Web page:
St Gregory’s College
St Gregory’s College is a Catholic day and boarding school for boys from Years 7-12. Since its foundation in 1926 by the Marist Brothers, our College has always been proud of its school spirit which places an emphasis on family, belonging and encouragement to do your best. The College has a strong tradition and reputation for academic excellence, high achievement in sporting competitions and for providing a wide range of extra-curricular activities.
St Gregory’s began on 3 February 1926. It was not a great start by any measure. The five Brothers on the staff had only two students to care for at the end of the first day! On the bright side, by the end of the year the student numbers had climbed to ten. It was a very modest start to an initiative by Mr Thomas Donovan. Thomas Donovan and his family were generous benefactors to the Catholic Church. In the early 1920’s he contacted the Marist Brothers about starting a school aimed to help boys learn farming skills to enable them to have careers on the land. This goal suited the Brothers whose philosophy was grounded in the education of young people in rural areas. However, when the original project failed to gain support, Donovan suggested that the Brothers start a College, similar to the Benedictine Colleges in England. Donovan provided use of the Campbelltown property to the Brothers as well as the name of the new College, St Gregory’s.
The foundation Principal in 1926 was Br Felix. However, he was recalled to his position at St Joseph’s College at Hunters Hill even before the end of his first year. Br Laurentius who was on the staff took over the position and remained as Principal until 1933. Br Laurentius was only 27 years old, however, he suffered from ill health and he carried the burden of pioneering a new school without mains electricity or a reliable supply of water. Although enrolments climbed to around 50 students the effects of the Great Depression at the start of the 1930’s saw enrolments tumble to ten students. The future looked bleak and the College was threatened with closure.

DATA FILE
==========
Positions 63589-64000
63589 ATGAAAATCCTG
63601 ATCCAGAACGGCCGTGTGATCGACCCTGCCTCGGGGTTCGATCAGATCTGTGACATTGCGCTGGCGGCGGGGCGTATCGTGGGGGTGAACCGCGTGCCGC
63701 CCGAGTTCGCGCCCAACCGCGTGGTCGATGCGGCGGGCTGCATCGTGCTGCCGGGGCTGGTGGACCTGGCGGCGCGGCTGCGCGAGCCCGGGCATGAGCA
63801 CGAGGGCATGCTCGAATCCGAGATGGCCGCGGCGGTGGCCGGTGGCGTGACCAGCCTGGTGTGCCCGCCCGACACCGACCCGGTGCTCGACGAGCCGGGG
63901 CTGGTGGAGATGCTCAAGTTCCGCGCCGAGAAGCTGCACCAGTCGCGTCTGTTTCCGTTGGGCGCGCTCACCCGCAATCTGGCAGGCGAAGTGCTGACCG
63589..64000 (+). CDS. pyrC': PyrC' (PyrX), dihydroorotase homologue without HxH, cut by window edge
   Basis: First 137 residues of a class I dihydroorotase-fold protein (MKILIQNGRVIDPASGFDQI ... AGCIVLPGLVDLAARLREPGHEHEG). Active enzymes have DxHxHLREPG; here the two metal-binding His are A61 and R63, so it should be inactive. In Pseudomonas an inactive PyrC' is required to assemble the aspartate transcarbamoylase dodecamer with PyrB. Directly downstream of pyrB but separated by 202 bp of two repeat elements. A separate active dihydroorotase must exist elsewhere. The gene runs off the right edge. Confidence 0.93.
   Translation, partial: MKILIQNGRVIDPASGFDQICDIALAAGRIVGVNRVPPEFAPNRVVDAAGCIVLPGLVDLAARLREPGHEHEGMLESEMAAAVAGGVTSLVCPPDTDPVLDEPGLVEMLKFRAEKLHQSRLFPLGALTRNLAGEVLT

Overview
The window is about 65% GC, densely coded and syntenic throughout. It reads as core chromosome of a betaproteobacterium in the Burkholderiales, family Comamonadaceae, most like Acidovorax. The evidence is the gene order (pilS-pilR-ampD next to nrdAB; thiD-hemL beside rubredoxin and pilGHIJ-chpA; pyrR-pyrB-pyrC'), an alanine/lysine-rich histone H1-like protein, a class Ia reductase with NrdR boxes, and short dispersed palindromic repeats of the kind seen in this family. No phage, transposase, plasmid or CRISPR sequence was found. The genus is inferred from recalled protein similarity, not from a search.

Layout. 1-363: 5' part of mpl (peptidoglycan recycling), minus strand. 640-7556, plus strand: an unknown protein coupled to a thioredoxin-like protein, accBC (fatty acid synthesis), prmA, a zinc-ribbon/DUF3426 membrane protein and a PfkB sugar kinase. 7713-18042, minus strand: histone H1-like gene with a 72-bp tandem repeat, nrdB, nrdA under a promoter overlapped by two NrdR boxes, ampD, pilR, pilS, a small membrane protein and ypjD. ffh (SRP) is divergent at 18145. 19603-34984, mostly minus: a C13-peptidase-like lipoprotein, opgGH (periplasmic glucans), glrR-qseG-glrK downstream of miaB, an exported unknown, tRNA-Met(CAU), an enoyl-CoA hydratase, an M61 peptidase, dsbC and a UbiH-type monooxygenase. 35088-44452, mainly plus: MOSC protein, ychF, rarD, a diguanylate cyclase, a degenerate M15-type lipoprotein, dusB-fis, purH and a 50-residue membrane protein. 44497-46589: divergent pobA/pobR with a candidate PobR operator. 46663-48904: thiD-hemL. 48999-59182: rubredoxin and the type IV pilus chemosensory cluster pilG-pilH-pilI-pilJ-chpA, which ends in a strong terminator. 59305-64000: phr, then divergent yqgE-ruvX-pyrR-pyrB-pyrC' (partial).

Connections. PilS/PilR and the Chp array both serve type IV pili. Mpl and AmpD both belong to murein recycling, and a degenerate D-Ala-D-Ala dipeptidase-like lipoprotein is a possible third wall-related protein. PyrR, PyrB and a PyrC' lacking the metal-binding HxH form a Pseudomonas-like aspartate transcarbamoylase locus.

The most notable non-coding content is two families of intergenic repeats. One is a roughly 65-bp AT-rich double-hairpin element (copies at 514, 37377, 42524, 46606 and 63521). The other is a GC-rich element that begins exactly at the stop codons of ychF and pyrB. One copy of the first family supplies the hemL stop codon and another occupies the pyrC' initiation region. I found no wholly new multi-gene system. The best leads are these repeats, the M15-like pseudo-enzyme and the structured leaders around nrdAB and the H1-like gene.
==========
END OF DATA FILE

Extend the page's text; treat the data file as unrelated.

Br Antoninus was appointed principal after Br Laurentius died and he led the College during the devastating Depression years that lasted most of the 1930’s. In 1937 a new Principal was appointed who was to dramatically shape the future ad identity character of St Gregory’s. Br William Molloy had been a successful leader in several Marist schools before he came to St Gregory’s. He reinvigorated the College registered the school as an agricultural high school, the first Catholic one in Australia. He also selected a new College’s motto: Quae Seminaveris Metes which translated from the Latin means, ‘You will reap what you sow’.
The major reforms to education that were introduced in the 1960’s were overseen at St Gregory’s by Br Anselm. At the time Campbelltown and the Macarthur region were booming with a growth rate of 13% compared to the State average of 2%. The Wyndham Scheme instituted six years of secondary education and an extra year at school. The result was a great demand for places at St Gregory’s. The number of day boys soon challenged those of many boarders. Br Anselm built a new class room and dormitory block in 1963 and just kept going. It seemed each year a new project was being undertaken. Unfortunately Br Anselm, a big man in size as well as character, contracted cancer and died in May, 1970. He had led the College through a period of precedented change and growth.
In the years ahead Br Charles Howard, Br Frederick, and then Br Clarence, Br Ernest, Br Geoffrey and Br William followed as Principals. Each contributed towards the vision and growth of the College and each man left behind buildings as monuments to their vision for St Gregory’s. Br Ernest initiated a comprehensive building program of class rooms, computer rooms and dormitories. Br William Connell moved the Year 12 boarding house to the north of the campus. During the 1970’s and 1980’s the College enjoyed the great successes of their students in outstanding HSC results and victories in many sporting competitions. For much of the 1990’s the College was led by Br Paul Hough.
In 2001 Mr Marshal McMahon was appointed as the first lay Principal of St Gregory’s and he followed in the footsteps of his predecessors by improving the building and facilities for the boys and staff at the College. He had a great commitment to the charism of the Marist Brothers and followed faithfully the wish the founder of the Marist Brothers, Marcellin Champagnat, to ‘make Jesus known and loved’. Br Peter Pemble was appointed Headmaster in 2008 but was unfortunately forced to step down due to ill health. In 2009, Mr Damien Millar was appointed as Headmaster by the Marist Brothers’ Provincial Council.